|Totally agree with you on the O (Log n) without more detail, I said that from outset.
I still am intrigued by your first part so let me throw you two very famous algorithms.
Quadratic sieve - Wikipedia[^]
General number field sieve - Wikipedia[^]
Both run forever and we rate them in MIPS-years because we expect them to never end.
In fact I know several maths departments have had them running for years with prime
numbers slowly being added to a file list as it finds them.
This one has been going 9 years, and hasn't output a number in over a year and it may
never put out another number ( Only the PRIME GODS know).
Great Internet Mersenne Prime Search - PrimeNet[^]
You will note the weird today stats on right hand side to even know it is still running
and you may get a laugh from the youtube video about the notification failing and the
discovery date being 3 months late.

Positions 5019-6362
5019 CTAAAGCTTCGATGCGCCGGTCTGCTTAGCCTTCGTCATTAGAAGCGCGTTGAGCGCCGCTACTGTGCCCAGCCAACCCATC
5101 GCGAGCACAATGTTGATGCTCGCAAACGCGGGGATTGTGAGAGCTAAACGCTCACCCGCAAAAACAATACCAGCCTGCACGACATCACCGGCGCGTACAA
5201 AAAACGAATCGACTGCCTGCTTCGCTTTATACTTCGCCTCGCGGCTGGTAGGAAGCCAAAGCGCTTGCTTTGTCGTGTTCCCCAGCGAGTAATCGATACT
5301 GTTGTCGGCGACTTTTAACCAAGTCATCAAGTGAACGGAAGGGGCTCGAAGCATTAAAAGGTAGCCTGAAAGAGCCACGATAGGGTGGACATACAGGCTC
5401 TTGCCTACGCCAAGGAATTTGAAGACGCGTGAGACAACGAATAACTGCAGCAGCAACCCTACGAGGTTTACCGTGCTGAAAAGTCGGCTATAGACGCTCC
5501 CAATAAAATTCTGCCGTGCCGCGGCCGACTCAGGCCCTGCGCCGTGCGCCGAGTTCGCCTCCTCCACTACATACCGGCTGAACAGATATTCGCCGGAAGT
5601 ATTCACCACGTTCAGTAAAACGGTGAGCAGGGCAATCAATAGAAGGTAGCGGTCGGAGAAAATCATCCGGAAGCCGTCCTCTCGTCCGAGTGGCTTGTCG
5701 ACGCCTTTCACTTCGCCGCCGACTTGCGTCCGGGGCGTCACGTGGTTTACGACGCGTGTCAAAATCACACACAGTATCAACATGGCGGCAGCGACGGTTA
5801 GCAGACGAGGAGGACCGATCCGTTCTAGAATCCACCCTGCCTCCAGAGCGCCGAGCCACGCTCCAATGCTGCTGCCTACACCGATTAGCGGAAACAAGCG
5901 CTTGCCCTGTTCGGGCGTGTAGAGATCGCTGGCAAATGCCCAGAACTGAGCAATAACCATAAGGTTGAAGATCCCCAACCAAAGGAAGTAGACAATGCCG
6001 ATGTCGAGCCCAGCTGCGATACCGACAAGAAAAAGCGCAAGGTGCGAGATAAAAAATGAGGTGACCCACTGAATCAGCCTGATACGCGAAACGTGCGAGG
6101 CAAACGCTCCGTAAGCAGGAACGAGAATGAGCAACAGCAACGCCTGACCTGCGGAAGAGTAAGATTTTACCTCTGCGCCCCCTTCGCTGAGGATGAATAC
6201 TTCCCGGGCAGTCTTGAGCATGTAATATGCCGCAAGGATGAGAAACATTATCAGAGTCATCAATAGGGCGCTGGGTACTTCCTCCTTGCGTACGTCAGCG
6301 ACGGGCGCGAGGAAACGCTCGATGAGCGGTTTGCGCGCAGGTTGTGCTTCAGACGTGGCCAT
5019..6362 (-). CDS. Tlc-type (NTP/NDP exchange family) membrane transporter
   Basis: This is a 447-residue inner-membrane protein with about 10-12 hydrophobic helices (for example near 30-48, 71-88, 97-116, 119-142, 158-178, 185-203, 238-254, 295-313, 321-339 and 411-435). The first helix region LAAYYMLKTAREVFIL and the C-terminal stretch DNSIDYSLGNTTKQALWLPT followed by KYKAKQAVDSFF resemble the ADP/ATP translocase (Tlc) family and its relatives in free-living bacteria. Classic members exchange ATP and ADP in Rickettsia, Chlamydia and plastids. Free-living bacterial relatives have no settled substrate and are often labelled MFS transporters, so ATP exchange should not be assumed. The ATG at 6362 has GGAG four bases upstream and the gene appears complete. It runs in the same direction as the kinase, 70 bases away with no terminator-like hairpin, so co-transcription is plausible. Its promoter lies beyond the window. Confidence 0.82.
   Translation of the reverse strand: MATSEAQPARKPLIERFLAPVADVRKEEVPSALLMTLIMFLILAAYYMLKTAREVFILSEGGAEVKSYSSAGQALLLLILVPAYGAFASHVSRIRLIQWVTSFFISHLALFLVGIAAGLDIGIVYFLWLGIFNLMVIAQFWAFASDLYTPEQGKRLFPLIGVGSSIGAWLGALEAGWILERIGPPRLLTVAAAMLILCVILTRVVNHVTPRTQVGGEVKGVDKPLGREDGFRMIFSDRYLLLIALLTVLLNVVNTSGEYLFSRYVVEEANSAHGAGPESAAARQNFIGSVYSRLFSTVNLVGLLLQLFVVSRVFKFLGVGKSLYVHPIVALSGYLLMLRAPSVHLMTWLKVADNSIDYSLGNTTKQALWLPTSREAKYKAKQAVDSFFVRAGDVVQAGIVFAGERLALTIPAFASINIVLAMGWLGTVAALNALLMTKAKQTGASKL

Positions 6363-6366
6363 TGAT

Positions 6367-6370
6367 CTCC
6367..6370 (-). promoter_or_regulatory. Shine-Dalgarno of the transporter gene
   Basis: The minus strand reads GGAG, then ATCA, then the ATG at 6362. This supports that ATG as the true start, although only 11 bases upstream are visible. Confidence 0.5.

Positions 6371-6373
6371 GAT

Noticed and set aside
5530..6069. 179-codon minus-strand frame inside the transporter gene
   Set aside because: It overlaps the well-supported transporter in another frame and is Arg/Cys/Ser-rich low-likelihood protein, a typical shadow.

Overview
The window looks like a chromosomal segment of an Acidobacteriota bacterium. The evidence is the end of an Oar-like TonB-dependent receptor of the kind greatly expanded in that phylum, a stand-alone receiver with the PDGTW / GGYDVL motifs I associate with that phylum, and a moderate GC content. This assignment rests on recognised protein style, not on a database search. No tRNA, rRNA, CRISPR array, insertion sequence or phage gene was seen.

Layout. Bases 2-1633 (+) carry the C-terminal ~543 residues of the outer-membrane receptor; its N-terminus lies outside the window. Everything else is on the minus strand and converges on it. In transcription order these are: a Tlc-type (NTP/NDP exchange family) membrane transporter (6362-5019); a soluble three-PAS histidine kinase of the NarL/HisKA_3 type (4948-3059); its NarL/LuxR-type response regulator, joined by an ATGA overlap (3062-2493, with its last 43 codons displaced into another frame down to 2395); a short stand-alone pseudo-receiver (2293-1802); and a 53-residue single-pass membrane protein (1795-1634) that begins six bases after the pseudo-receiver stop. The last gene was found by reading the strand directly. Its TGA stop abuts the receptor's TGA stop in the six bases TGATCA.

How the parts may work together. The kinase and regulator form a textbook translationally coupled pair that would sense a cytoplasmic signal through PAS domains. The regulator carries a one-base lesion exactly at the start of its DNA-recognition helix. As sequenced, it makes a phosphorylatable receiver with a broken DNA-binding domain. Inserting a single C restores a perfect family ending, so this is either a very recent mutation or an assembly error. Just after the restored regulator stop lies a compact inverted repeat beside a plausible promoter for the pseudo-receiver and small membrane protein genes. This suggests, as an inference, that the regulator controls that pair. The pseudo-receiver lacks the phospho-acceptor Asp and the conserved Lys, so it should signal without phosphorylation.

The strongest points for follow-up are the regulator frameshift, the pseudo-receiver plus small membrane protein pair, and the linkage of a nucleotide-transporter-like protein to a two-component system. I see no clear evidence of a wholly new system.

Wikipedia and everyone I know calls them an algorithm .. except they fail your definition
they be finite and terminate
A prime number search meets the EXACT OP QUESTION, it is an infinite search and sieving is O(Log n)
Prime Factorization using Sieve O(log n) for multiple queries - GeeksforGeeks[^]
Sieve theory - Wikipedia[^]
My problem is you can't guarantee you can do it without knowing the data behaviour and if I can sieve it.
You claim such a thing can't be done and we shouldn't talk about it ... yet it exists .
I keep answering because you keep making out some sort of authoritative answer, you insist on
some definition but you never say by who, what authority?. I have shown you a number of
computer programming fields who don't agree with that definition and things you say are
impossible exist, so I am never going to agree with you. You are wasting time trying to argue
authority in such a situation. I don't doubt your definition may be true in your field and you
really truely believe it, but that doesn't work universally.
In vino veritas
modified 30-Oct-17 1:10am.